So, I'm working on a design for a device that is to be powered both from the AC line (using a power supply module, for now at least), and a non-rechargeable battery pack (6 alkaline AA cells). The device has a rather low (easily submilliamp) standby current, but when fully activated, draws nearly 2A peak, irrespective of whether it is on AC or battery power. As a result, the typical approach of using a diode in series with the battery practically requires a Schottky to be used, and even then, losses are relatively high, on the order of 400mV for a 1N5821.
This is problematic due to the low battery threshold of the device overall being relatively high, so a 400mV drop atop that means that the low battery detection could be set off falsely. Furthermore, using a relay for switching between AC and battery is unattractive for reasons that have to do with both the size of the relay and the amount of control logic hackery that would be needed to provide for low battery monitoring in that case. Finally, the classical P-FET reverse battery protection circuit seems like it would not work correctly with 9V imposed on the source from an external power supply, nor will a switched power jack work due to the AC supply being a hardwired unit in this case.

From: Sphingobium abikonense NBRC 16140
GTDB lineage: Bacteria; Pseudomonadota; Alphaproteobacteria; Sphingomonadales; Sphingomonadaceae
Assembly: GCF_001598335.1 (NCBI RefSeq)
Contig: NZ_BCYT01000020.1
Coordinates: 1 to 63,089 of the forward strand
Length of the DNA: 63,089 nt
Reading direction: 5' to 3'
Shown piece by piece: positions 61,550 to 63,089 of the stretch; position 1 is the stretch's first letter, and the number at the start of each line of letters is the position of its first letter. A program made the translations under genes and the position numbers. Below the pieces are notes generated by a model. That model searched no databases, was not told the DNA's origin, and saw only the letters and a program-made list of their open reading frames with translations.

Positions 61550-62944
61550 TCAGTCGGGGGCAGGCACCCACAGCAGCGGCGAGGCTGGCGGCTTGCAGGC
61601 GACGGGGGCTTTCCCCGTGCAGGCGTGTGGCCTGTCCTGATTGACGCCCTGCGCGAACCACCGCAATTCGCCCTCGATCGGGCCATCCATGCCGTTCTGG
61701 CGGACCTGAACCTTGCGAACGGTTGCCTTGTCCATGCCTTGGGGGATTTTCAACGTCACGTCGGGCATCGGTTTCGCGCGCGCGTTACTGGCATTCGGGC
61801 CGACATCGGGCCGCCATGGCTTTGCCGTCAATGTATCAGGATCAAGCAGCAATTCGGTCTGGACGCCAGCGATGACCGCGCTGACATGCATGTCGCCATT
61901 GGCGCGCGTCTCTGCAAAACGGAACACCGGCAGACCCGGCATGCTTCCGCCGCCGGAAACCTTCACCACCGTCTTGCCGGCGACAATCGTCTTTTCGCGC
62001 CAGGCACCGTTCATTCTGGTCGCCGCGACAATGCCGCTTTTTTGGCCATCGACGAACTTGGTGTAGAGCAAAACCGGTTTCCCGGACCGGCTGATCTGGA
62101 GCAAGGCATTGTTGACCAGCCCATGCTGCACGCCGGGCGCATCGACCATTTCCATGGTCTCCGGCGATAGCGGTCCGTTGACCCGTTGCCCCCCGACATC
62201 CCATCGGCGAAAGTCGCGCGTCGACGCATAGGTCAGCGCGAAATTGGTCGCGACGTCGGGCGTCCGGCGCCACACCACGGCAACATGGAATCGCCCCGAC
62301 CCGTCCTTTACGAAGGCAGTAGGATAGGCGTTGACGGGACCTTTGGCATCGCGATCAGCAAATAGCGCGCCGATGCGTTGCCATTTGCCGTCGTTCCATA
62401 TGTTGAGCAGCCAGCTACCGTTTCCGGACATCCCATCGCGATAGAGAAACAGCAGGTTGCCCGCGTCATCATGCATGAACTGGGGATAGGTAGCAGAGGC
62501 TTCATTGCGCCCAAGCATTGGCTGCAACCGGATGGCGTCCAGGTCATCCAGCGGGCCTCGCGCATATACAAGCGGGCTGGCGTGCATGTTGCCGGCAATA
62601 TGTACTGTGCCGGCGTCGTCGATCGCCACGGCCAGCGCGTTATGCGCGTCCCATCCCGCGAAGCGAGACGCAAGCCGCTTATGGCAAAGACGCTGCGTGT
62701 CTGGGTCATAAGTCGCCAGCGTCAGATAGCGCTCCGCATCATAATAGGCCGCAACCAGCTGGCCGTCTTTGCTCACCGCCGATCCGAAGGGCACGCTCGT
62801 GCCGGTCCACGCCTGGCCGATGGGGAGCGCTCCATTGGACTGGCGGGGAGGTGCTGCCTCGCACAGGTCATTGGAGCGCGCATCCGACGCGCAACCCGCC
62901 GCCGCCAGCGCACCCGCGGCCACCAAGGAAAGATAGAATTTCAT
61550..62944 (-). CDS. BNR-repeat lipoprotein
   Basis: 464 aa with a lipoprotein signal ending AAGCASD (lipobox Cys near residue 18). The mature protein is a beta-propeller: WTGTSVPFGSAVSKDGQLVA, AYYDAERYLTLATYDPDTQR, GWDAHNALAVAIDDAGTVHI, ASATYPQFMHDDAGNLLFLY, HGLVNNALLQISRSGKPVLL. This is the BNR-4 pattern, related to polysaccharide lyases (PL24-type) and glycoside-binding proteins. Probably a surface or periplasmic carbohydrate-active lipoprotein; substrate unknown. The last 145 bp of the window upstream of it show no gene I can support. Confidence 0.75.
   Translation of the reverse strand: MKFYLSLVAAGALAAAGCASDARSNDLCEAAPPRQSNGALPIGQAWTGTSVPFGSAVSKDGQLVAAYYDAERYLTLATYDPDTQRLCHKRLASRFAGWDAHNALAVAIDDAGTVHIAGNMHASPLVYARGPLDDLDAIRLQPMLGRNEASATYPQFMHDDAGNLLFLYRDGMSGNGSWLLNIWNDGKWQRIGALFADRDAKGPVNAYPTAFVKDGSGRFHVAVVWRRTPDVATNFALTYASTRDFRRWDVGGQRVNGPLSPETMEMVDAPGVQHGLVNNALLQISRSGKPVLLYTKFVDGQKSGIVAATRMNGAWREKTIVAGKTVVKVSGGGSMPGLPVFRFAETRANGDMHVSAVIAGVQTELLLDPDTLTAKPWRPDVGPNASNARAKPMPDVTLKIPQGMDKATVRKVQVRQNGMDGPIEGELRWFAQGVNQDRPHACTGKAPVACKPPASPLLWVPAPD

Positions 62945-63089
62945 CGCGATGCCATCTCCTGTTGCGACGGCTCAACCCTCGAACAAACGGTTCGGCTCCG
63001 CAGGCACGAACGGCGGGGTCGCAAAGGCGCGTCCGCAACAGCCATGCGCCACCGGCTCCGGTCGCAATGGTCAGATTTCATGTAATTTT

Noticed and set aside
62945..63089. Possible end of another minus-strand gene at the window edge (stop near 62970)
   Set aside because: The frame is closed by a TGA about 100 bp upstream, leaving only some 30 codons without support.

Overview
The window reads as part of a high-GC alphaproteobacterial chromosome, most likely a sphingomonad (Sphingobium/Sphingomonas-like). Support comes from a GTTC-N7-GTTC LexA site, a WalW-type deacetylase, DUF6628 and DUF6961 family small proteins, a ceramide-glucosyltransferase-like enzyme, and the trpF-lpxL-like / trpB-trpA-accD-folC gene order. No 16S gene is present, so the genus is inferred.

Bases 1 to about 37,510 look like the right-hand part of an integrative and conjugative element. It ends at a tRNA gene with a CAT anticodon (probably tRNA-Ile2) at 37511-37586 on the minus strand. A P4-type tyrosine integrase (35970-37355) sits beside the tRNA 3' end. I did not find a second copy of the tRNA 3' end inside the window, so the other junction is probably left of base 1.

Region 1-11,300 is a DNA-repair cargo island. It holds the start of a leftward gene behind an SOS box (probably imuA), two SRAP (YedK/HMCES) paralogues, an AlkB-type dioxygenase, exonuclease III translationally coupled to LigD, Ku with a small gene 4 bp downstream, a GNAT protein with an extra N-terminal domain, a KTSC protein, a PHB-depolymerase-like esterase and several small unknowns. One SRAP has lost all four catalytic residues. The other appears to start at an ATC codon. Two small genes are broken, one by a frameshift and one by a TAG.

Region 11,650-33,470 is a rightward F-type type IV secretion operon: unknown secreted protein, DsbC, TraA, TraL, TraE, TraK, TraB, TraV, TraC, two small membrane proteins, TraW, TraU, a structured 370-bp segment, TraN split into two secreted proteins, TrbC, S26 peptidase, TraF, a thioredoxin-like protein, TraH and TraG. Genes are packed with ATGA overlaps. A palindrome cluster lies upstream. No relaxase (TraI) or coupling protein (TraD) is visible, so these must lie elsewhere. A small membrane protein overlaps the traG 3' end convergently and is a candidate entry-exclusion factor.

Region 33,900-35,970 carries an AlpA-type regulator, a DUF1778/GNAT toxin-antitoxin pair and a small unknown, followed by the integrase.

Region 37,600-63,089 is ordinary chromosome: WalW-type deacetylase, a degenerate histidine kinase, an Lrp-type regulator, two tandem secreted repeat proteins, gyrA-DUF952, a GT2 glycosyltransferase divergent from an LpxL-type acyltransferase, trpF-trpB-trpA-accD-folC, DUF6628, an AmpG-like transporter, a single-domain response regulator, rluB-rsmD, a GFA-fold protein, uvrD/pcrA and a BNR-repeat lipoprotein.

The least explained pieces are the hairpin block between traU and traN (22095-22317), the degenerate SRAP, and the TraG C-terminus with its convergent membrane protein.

Is there a better low-cost/low-parts-count solution to this problem out there than burning power in a diode or deal with the infelicities of controlling a relay? A full power management train is very unattractive for this application due to the simplicity of the rest of the circuitry, and while an individual ideal diode IC could be used, they tend to be relatively expensive and featureful parts that do far more than is needed in this application. (They're also small and thus relatively difficult to prototype with, but that's neither here nor there at the moment.)